Daisy Hoppen shares her recommendations for October – including the best magical films to watch and a five-hour ballroom dancing extravaganza at the Royal Albert Hall
Watch: Witchy films
October is one of my favourite months because it’s an excuse to watch witch-related movies on repeat... Some of my all-time favourites are:
- Practical Magic – Nicole Kidman is everything as the tequila-drinking, badly-behaved sister witch.
- The Addams Family – my go-to Halloween outfit alternates each year between Morticia and Wednesday Addams.
- The Love Witch – a new addition, worth watching if only for the costumes.
- The Witches – still terrifying, even after all these years.
- Hocus Pocus – Sarah Jessica Parker’s finest role.
See: Frieze, Decorex, and independent art exhibitions
October is always such a strong month for art – from Frieze to Decorex and independent shows. Firstly, here are some stands I have circled to stop by at this year’s Frieze London and Frieze Masters (I tend to make a beeline for the fairs straight from the Eurostar after Paris Fashion Week):
- A solo booth at Gagosian by Sterling Ruby, the celebrated LA-based artist who investigates issues related to violence and pressures within society, autobiography, and art history.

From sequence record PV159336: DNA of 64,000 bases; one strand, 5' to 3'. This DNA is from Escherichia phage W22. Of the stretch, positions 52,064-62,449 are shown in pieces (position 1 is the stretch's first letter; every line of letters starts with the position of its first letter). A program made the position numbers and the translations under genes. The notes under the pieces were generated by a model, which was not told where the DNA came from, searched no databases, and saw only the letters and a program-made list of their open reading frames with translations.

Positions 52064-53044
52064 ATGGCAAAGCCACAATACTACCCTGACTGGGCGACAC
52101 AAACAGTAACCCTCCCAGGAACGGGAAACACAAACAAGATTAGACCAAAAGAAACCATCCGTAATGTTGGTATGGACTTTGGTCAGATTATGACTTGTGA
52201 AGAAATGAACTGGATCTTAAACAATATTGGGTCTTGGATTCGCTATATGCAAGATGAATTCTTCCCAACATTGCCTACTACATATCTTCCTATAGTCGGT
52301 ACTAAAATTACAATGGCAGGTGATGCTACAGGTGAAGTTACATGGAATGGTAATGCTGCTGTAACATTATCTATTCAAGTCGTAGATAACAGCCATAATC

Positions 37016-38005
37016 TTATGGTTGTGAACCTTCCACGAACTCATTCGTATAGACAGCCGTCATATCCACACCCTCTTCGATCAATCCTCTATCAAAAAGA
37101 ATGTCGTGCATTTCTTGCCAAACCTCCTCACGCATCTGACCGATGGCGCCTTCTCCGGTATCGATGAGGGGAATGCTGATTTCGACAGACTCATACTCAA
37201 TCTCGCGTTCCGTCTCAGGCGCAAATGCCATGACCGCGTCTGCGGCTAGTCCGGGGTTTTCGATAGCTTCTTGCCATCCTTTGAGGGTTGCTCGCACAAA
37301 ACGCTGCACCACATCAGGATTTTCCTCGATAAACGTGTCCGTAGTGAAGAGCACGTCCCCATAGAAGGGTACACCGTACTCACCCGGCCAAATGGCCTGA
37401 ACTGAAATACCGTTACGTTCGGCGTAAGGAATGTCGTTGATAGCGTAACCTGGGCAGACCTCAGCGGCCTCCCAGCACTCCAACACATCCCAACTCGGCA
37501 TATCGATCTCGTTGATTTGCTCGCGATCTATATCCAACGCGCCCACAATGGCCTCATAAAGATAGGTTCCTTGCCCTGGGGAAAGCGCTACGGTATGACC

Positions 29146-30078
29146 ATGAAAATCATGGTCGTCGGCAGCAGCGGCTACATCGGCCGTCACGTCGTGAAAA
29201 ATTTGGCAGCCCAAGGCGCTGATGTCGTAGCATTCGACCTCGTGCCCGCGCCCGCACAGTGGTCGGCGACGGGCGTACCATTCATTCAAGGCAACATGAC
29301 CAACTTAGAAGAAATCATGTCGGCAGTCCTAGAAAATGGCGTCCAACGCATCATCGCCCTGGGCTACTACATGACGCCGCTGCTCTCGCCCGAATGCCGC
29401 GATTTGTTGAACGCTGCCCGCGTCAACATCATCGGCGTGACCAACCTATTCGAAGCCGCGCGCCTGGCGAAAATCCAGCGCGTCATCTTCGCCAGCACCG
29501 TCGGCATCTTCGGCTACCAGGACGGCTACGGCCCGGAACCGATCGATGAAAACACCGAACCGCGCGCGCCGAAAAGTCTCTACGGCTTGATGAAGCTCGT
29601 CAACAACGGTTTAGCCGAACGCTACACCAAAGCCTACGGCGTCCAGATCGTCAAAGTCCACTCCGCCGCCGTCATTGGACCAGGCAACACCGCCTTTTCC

- Turner Prize-winning artist Rachel Whiteread’s solo presentation with Luhring Augustine (New York), focusing primarily on her important early works, both drawings and sculptures.
- The last work by Sandro Botticelli available on the international market: Portrait of Michele Marullo is showing at Trinity Fine Art. I am so excited to see this in the flesh.
- Iconic ceramics by Pablo Picasso at Frieze Masters, showcased alongside Roman antiquities at Galerie Chenel. It’s antiquities such as these that always make Frieze Masters such a special fair to visit.
- To coincide with the exhibition Modern Maharajah at Paris’ Musée des Arts Décoratifs, Prahlad Bubbar presents Modernist and Art Deco Paradise: Indore, a small exhibition reimagining the visual world of the Indian Maharaja Yashwant Rao Holkar II, who built and furnished his palace, Manik Bagh or ‘Jewelled Garden’, with supreme examples of art and design, from Mughal and Maratha artefacts to Western modern masterpieces. The pieces on show look truly exquisite and it’s a stand that I would in my dreams do some shopping in.